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Grab Holdings Inc.
Formerly
  • MyTeksi (2011–2013)
  • GrabTaxi (2013–2016)
Company type Public
NasdaqGRAB (Class A)
ISINKYG4124C1096
Industry
FoundedJune 2012; 11 years ago (2012-06) (as MyTeksi) in Kuala Lumpur, Malaysia
Founders
Headquarters3 Media Cl, One-north, Singapore 138498 [1]
Area served
Singapore, Malaysia, Cambodia, Indonesia, Myanmar, Philippines, Thailand, Vietnam
Products Mobile app
Revenue US$2.359 billion [2] (2023)
Number of employees
6,000 (2019) [3] [4]
Subsidiaries
Website www.grab.com

Grab Holdings Inc. is a Singaporean multinational technology company headquartered in One-North, Singapore. It is the developer of a super-app for ride-hailing, food delivery, and digital payment services on mobile devices that operates in Singapore, Malaysia, Cambodia, Indonesia, Myanmar, the Philippines, Thailand, and Vietnam.

The company was founded as MyTeksi by Anthony Tan and Tan Hooi Ling in 2012 to make taxi rides safer in Malaysia. By 2016, it was rebranded as Grab with an expansion of partnerships in Southeast Asia that coincided with the development of products for couriers.

Grab is Southeast Asia's first decacorn [6] [7] and the biggest technology startup in the region. [8] It became publicly traded on the NASDAQ in 2021, following the largest SPAC merger at the time. [9] In 2023, Fast Company listed Grab amongst the most innovative companies in the Asia-Pacific region. [10]

History

Founding and expansion

The idea of creating a taxi-booking mobile app for Southeast Asia came from Anthony Tan (陈炳耀, Chen Bingyao) [11] while he was at Harvard Business School. He launched the "My Teksi" app in Malaysia in 2012 together with Tan Hooi Ling, another Harvard graduate. MyTeksi was started with an initial grant of US$25,000 from Harvard Business School and Tan's personal capital. [12] [13]

GrabTaxi expanded to the Philippines in August 2013, and to Singapore and Thailand in October of the same year. [14] In 2014, GrabTaxi further continued its growth and expansion to new countries: first launching in Sai Gon, Vietnam, in February, and Jakarta in Indonesia in June. [15] In November 2014, GrabTaxi launched its first GrabBike service in Sai Gon as a trial service. [16]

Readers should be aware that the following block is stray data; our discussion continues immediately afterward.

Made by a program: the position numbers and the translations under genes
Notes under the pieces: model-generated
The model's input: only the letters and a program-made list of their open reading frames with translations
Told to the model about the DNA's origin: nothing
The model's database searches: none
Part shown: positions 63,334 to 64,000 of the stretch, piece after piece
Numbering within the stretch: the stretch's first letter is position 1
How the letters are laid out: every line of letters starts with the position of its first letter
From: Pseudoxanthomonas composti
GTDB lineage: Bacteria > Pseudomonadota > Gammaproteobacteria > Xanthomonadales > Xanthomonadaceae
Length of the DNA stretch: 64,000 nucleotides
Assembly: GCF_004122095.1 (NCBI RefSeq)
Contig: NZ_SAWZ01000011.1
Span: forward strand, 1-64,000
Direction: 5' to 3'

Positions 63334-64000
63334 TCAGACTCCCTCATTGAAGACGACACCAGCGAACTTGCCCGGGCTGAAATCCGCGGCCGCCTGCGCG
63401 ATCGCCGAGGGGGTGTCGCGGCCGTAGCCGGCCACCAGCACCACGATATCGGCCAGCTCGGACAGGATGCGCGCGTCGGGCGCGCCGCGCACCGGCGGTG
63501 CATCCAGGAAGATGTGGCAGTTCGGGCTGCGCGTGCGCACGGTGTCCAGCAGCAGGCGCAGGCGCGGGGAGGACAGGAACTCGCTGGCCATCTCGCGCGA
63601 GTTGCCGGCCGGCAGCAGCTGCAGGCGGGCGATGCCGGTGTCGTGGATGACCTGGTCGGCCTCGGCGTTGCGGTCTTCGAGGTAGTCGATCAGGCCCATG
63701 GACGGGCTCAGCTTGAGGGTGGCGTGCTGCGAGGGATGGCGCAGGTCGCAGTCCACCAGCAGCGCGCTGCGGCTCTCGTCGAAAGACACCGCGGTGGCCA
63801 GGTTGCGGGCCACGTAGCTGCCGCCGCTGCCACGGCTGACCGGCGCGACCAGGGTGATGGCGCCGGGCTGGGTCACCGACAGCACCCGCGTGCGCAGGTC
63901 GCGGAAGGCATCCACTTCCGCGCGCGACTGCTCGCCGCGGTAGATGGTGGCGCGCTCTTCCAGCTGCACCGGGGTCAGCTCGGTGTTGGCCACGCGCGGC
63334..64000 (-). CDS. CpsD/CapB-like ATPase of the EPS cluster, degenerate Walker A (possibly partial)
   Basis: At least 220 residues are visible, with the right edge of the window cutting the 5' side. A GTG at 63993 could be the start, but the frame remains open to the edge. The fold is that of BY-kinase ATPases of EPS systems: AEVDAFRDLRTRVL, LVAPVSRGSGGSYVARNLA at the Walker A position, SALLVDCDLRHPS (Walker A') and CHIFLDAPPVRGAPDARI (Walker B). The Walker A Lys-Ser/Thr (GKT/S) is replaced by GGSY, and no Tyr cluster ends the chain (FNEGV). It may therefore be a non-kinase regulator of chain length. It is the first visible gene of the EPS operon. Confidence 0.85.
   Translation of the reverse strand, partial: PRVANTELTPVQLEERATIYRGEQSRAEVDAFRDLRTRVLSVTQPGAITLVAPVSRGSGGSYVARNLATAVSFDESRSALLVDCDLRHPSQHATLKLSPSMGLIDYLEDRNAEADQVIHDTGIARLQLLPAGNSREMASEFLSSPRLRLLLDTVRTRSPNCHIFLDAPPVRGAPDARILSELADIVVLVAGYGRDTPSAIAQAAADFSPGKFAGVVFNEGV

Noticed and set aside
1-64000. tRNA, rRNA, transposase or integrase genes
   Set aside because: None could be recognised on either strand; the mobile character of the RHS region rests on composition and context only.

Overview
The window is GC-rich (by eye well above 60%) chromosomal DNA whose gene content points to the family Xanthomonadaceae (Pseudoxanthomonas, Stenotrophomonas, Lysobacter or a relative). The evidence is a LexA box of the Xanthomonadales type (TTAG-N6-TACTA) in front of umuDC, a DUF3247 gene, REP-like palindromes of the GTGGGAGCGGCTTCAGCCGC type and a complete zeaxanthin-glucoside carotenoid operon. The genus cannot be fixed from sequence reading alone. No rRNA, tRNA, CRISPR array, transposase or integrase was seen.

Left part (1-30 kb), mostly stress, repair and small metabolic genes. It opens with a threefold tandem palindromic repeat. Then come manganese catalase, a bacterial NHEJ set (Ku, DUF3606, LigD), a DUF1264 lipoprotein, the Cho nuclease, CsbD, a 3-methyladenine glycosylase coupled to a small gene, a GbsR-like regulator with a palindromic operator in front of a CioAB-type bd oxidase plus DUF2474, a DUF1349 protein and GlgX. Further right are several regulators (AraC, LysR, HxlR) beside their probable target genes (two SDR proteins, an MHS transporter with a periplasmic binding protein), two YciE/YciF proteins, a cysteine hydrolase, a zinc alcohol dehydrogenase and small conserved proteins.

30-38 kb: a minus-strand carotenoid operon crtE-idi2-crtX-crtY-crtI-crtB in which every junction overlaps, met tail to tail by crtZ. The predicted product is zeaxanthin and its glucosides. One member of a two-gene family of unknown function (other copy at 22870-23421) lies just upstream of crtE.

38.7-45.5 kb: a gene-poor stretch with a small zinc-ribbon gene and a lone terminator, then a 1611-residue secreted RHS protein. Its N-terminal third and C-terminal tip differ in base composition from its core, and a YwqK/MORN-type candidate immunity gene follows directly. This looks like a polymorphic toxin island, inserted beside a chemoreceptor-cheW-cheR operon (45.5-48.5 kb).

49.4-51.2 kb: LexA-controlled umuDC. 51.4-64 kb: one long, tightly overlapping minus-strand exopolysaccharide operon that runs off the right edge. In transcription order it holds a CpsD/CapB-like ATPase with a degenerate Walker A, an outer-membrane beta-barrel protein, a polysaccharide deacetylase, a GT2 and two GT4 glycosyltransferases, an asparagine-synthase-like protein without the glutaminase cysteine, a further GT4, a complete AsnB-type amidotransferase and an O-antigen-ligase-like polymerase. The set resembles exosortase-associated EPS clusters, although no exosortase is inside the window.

By 2015, GrabBike's motorcycle service rides had spread throughout Vietnam and Indonesia. [17] [18] In February 2015, the company launched GrabCar+ in the Philippines. [19] In November 2015, Grab launched GrabExpress courier service. [20]

Rebranding and additional services

Parked motorcycles of GrabFood deliverers at Montien Hotel [ th] in Bangkok

In January 2016, GrabTaxi was rebranded as "Grab" with a new, redesigned logo. [21] In October 2016, Grab added an in-app instant messaging feature called "GrabChat" to allow simple communication between riders and drivers and translate messages if the set languages of the driver and passenger are different. [22] In December 2016, it launched GrabShare taxi and car-sharing services. [23]

In February 2017, Grab launched the GrabCoach service for booking large passenger vehicles. [24] In March 2017, Grab introduced GrabFamily for young children below 7 years old, to fulfill regulations where children under 1.35 metres must be placed on a child booster seat or child restraint.[ citation needed]